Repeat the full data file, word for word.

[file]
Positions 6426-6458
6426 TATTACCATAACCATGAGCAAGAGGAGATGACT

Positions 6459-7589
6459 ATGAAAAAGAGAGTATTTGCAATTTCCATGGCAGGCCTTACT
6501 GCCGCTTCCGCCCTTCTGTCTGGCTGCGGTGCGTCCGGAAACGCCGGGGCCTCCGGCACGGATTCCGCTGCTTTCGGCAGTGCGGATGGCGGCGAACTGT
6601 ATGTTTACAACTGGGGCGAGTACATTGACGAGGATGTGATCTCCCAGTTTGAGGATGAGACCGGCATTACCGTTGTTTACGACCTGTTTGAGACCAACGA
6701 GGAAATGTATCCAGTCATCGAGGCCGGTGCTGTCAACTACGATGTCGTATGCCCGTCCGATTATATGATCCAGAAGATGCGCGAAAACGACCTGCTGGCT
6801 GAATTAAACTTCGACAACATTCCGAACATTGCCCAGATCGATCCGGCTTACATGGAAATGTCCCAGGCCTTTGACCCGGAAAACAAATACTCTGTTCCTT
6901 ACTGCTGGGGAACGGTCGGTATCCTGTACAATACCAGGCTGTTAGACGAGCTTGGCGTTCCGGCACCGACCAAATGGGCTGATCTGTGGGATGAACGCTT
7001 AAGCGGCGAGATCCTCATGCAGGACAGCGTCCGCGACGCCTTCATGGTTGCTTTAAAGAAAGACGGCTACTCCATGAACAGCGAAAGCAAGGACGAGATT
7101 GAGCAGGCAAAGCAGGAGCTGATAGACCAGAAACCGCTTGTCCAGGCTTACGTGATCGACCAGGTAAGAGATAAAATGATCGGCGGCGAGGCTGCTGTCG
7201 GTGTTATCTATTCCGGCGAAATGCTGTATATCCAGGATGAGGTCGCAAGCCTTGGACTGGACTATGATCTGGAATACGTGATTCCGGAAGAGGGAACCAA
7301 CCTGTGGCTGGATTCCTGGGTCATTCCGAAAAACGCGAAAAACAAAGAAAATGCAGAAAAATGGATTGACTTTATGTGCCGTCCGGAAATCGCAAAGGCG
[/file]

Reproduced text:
Positions 6426-6458
6426 TATTACCATAACCATGAGCAAGAGGAGATGACT

Positions 6459-7589
6459 ATGAAAAAGAGAGTATTTGCAATTTCCATGGCAGGCCTTACT
6501 GCCGCTTCCGCCCTTCTGTCTGGCTGCGGTGCGTCCGGAAACGCCGGGGCCTCCGGCACGGATTCCGCTGCTTTCGGCAGTGCGGATGGCGGCGAACTGT
6601 ATGTTTACAACTGGGGCGAGTACATTGACGAGGATGTGATCTCCCAGTTTGAGGATGAGACCGGCATTACCGTTGTTTACGACCTGTTTGAGACCAACGA
6701 GGAAATGTATCCAGTCATCGAGGCCGGTGCTGTCAACTACGATGTCGTATGCCCGTCCGATTATATGATCCAGAAGATGCGCGAAAACGACCTGCTGGCT
6801 GAATTAAACTTCGACAACATTCCGAACATTGCCCAGATCGATCCGGCTTACATGGAAATGTCCCAGGCCTTTGACCCGGAAAACAAATACTCTGTTCCTT
6901 ACTGCTGGGGAACGGTCGGTATCCTGTACAATACCAGGCTGTTAGACGAGCTTGGCGTTCCGGCACCGACCAAATGGGCTGATCTGTGGGATGAACGCTT
7001 AAGCGGCGAGATCCTCATGCAGGACAGCGTCCGCGACGCCTTCATGGTTGCTTTAAAGAAAGACGGCTACTCCATGAACAGCGAAAGCAAGGACGAGATT
7101 GAGCAGGCAAAGCAGGAGCTGATAGACCAGAAACCGCTTGTCCAGGCTTACGTGATCGACCAGGTAAGAGATAAAATGATCGGCGGCGAGGCTGCTGTCG
7201 GTGTTATCTATTCCGGCGAAATGCTGTATATCCAGGATGAGGTCGCAAGCCTTGGACTGGACTATGATCTGGAATACGTGATTCCGGAAGAGGGAACCAA
7301 CCTGTGGCTGGATTCCTGGGTCATTCCGAAAAACGCGAAAAACAAAGAAAATGCAGAAAAATGGATTGACTTTATGTGCCGTCCGGAAATCGCAAAGGCG